Natural Rubber Erasers
The Daler Rowney Mystic Eraser is made from India rubber, harvested in the form of latex by tapping trees. Natural rubber erasers are flexible and soft, meaning they are useful on delicate papers and canvases. Natural rubber degrades with time, and will perish unless it is vulcanised.
Before the invention of vulcanisation to cure rubber and make it a feasible material, people used rolled pieces of white bread to rub away mistakes or lighten markings on their work.
Synthetic Rubber Erasers
Synthetic rubber erasers are the most commonly used erasers for day to day correction and are probably the 'rubbers' you remember from school. They come in a variety of shapes and colours, and are almost always the type of rubber you find attached to the end of your pencil.
Soft Vinyl Erasers
Soft vinyl erasers, also known as plastic erasers, are more specialised for removing light marks and for precision erasing. They are soft and non-abrasive, making them less likely to damage canvas or paper and erase cleaner in small areas than standard synthetic rubber erasers.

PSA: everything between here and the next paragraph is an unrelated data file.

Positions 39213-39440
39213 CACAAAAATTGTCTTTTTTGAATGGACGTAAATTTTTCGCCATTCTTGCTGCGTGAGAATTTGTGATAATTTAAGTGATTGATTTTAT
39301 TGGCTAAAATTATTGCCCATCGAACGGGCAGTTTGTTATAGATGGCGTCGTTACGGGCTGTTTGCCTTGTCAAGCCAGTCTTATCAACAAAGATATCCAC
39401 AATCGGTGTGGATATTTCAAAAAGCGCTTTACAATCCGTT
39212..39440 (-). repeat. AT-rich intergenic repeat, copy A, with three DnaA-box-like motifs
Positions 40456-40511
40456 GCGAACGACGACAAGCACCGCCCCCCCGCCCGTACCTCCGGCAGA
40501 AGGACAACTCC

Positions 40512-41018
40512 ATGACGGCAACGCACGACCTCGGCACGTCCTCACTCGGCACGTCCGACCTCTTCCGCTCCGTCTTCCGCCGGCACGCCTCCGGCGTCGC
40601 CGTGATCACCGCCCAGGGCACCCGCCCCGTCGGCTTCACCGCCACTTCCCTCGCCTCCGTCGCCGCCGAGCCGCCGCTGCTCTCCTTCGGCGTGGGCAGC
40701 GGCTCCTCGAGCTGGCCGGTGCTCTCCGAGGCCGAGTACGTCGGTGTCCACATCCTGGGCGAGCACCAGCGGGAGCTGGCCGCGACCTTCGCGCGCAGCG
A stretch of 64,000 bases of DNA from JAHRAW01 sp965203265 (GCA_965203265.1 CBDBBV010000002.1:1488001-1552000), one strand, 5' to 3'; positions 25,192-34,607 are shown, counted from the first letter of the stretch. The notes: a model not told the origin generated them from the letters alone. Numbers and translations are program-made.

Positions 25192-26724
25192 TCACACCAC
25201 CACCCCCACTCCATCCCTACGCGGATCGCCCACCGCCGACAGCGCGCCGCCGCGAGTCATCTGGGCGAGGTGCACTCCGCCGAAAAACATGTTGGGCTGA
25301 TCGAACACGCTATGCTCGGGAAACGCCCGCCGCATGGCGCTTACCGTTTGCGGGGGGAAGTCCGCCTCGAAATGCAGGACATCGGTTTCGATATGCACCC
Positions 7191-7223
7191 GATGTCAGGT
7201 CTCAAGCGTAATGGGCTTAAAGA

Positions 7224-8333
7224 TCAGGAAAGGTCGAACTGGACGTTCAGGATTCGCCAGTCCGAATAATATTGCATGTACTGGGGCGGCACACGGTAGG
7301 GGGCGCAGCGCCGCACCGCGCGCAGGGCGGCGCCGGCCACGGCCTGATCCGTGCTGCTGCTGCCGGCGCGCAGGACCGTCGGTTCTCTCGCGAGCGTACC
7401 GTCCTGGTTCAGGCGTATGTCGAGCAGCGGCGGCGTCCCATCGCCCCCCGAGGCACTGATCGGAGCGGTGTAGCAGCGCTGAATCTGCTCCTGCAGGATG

Modern examples of vinyl erasers include the Pentel Clic Eraser Pen, a refillable eraser holder which retracts the eraser tip. This concept has been taken further by companies like Jakar and Derwent who make a battery operated eraser tip, that spins inside the handle to allow for precision corrections.
|The Derwent battery operated eraser|
Kneaded erasers, or putty rubbers, are the artists choice when it comes to graphite, charcoal and soft pastel removal. The texture of a kneaded eraser is similar to gum, and can be manipulated into any shape required by the user. This type of eraser does not wear away and crumble like others do because drawing dust is picked up and absorbed into them. The rubber will eventually reach a point where it becomes saturated with debris and begin to make marks rather than remove them. Kneaded erasers are available in different levels of hardness, ranging from the super soft to very firm.